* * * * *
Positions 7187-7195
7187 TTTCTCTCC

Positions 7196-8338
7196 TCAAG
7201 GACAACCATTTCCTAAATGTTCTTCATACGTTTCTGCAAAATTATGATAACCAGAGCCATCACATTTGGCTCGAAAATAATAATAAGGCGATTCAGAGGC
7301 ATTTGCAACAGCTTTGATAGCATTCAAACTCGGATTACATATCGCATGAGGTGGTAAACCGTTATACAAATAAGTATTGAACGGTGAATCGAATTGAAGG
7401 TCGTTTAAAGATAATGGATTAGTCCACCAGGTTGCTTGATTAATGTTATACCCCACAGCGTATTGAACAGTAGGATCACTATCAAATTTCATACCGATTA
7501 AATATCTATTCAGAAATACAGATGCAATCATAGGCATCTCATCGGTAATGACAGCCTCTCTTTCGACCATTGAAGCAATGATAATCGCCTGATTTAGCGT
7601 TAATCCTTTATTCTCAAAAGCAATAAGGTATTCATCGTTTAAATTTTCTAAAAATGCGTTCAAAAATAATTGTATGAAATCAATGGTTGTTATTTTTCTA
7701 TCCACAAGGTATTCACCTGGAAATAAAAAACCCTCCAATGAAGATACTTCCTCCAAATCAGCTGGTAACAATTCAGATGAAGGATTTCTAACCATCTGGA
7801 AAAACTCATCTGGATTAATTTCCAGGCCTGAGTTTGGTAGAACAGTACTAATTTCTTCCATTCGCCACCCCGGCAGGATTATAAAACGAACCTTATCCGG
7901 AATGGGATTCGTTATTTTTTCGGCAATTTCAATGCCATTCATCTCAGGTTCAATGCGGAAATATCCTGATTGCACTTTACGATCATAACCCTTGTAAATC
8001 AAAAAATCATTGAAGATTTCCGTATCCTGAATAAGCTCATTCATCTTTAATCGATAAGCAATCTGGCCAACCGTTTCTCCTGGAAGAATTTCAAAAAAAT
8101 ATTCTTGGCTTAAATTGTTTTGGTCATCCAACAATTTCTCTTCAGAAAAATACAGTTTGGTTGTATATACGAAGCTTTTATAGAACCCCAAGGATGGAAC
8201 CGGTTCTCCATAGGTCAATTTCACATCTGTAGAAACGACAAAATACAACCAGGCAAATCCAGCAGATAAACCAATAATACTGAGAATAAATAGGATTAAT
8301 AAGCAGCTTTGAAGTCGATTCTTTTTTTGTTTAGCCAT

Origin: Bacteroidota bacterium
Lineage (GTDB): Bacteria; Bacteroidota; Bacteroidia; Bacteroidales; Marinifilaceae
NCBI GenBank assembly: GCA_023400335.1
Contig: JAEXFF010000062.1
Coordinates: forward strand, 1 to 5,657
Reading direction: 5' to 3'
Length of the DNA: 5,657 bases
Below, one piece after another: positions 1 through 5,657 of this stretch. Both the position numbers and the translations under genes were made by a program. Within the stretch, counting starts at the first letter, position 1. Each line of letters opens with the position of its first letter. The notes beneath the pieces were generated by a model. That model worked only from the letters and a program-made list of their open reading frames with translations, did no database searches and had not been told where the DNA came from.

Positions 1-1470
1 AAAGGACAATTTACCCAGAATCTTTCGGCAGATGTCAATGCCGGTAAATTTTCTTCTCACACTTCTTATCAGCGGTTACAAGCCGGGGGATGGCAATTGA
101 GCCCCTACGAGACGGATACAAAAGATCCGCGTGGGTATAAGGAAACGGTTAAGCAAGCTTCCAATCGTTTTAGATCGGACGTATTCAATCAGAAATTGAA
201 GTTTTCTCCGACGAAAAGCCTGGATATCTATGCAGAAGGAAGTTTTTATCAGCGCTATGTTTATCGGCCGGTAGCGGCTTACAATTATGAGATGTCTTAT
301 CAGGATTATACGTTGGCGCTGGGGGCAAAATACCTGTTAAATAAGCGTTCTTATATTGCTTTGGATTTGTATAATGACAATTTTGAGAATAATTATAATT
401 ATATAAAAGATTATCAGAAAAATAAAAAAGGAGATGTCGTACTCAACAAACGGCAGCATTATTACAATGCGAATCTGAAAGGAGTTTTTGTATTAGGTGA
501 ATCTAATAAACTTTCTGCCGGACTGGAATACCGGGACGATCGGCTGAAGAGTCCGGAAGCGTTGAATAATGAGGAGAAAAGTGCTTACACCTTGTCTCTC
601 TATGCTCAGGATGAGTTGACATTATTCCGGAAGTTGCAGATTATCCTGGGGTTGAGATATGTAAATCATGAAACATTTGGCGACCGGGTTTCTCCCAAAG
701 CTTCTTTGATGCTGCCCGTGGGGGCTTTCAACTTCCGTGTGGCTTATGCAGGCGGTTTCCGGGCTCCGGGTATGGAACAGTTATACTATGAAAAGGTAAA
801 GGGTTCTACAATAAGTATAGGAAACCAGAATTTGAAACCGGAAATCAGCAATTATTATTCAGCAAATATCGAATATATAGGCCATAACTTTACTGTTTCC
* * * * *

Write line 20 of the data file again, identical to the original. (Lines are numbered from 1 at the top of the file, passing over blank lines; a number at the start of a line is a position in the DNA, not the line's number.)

Contig: JAEXFF010000062.1